Growing up in Kuching, I was the only daughter and the eldest among my four other brothers. My father worked in construction while my mother was a homemaker. When I was an infant, I had a high fever which led to my loss of hearing. Thus, I studied at a School for The Deaf at Batu Lintang from primary 1 until Form 3. As an adult, I can’t recollect any of the sounds I might have heard before losing my hearing, but I can sometimes hear extremely loud explosions of firecrackers.
When I was six or seven years old, I started drawing with encouragement from my father. He thought this was something I could do later in life and which I could also do from home, seeing my hearing disability. I soon realised that I liked to draw a lot, taking pictures from books, comics and photographs, and trying to sketch from them. I especially enjoyed drawing cartoons. I didn’t have a specific role model or someone to mentor me as I was growing up, I just painted whatever caught my interest. It was sometime around 1986 that I turned my hand to drawing elements of nature and landscapes. I started placing my artwork at my brother’s picture- framing shop. Customers would walk in and see my paintings on display, and then purchase them, over time, I was commissioned to do pieces for some customers.
When I was a teenager, I was also a swimmer, I represented the state in a national competition organized by the Welfare Department for people with disabilities. I still swim regularly to pass time, but a sketchpad and drawing tool is what I prefer more. I’m also a member of the Urban Sketchers Kuching, sometimes we sketch- walk to various places where we do on- site drawings.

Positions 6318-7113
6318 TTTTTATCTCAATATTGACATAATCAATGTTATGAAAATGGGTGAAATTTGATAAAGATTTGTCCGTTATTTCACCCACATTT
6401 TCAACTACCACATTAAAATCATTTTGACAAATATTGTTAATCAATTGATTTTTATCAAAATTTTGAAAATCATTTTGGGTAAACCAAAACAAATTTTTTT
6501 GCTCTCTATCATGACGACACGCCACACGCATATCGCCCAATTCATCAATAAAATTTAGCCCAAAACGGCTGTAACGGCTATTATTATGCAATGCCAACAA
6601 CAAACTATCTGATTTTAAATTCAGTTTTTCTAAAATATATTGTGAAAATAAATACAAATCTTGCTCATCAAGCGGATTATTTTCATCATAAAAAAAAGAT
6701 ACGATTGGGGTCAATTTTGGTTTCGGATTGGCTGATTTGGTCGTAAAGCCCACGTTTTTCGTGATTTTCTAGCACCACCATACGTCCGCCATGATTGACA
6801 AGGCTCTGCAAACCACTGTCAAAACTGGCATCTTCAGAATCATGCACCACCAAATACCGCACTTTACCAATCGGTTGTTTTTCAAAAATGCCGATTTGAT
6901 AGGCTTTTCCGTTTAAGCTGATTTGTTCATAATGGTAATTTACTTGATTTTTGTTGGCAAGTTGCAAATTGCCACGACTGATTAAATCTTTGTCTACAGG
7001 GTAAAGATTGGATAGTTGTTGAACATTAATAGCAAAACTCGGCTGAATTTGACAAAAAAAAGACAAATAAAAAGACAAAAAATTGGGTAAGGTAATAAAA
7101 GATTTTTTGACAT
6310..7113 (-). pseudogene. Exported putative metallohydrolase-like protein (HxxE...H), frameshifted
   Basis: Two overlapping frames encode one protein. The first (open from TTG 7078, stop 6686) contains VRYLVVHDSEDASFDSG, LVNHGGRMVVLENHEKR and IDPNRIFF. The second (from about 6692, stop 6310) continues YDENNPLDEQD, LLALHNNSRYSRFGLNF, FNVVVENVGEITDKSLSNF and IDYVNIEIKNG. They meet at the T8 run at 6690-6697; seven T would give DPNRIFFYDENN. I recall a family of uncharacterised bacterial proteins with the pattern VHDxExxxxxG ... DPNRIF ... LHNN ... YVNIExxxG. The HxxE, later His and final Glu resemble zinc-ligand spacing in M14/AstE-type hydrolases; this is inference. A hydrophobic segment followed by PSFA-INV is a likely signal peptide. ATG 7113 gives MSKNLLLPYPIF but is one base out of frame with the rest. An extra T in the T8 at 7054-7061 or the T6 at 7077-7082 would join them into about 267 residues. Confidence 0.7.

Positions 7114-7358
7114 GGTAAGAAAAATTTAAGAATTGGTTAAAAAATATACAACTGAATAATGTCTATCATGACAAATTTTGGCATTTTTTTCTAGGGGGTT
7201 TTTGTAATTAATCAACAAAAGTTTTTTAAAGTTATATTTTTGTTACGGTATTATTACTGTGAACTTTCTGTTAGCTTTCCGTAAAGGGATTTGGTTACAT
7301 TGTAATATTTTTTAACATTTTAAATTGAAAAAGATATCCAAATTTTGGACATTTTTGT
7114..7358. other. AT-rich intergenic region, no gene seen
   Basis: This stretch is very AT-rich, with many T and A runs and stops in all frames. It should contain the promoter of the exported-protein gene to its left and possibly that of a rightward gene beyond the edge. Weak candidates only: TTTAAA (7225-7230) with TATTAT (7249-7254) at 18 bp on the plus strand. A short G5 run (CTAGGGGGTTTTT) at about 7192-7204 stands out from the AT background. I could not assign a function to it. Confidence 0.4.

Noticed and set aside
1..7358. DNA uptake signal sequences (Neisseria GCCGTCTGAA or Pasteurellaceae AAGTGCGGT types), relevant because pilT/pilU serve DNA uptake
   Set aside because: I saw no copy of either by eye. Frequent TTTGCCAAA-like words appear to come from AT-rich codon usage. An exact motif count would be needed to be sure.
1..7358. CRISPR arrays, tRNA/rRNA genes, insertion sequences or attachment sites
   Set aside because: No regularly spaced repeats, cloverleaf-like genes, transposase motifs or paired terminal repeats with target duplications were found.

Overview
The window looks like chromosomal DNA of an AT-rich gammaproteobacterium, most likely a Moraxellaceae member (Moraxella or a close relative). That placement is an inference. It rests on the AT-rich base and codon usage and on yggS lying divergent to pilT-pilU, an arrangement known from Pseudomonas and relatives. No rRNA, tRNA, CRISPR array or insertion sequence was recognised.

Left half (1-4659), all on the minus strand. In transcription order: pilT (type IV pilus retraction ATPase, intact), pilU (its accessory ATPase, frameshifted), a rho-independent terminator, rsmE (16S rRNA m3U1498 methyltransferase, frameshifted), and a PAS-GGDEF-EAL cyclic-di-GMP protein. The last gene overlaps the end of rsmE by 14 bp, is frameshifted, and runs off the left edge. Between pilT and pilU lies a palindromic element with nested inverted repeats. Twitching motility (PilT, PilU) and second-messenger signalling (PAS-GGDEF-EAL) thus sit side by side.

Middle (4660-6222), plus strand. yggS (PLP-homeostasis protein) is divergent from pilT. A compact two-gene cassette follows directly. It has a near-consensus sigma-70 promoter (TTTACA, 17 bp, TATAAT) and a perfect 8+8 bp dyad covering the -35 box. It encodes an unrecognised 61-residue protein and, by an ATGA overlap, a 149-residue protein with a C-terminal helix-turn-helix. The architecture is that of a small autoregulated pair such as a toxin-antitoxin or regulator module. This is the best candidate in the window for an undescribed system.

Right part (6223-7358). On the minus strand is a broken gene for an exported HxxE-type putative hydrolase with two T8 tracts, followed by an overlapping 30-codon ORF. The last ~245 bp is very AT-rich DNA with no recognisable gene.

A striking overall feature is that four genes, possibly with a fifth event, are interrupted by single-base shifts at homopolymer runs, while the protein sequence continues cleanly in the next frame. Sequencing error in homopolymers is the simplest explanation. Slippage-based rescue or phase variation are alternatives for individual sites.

People often ask me on my opinions if suddenly I could hear again. But at this stage, if I was given the chance to hear and talk, I would say no because it means I have to learn everything from scratch. I am happy the way I am. I have learnt to accept it. Although it is pretty frustrating sometimes. For example, most people don’t know how to use sign language and there is a communication barrier with those who are hearing people. The frustration is there and I have to keep to myself a lot while people are talking around me. But I definitely think that people with hearing disabilities shouldn’t by deterred by shyness or awkwardness, we definitely should express ourselves even if we are born with something different from others. We should not be limited by our bodies.
We have our own language which is sign language, and this is how we communicate. We are not weird or abnormal. Hearing people can just talk. When we talk, we use facial expressions and hands – that’s how we are.
This is our language — how we communicate. There is no such thing as you are normal and I am abnormal. We just communicate through different ways.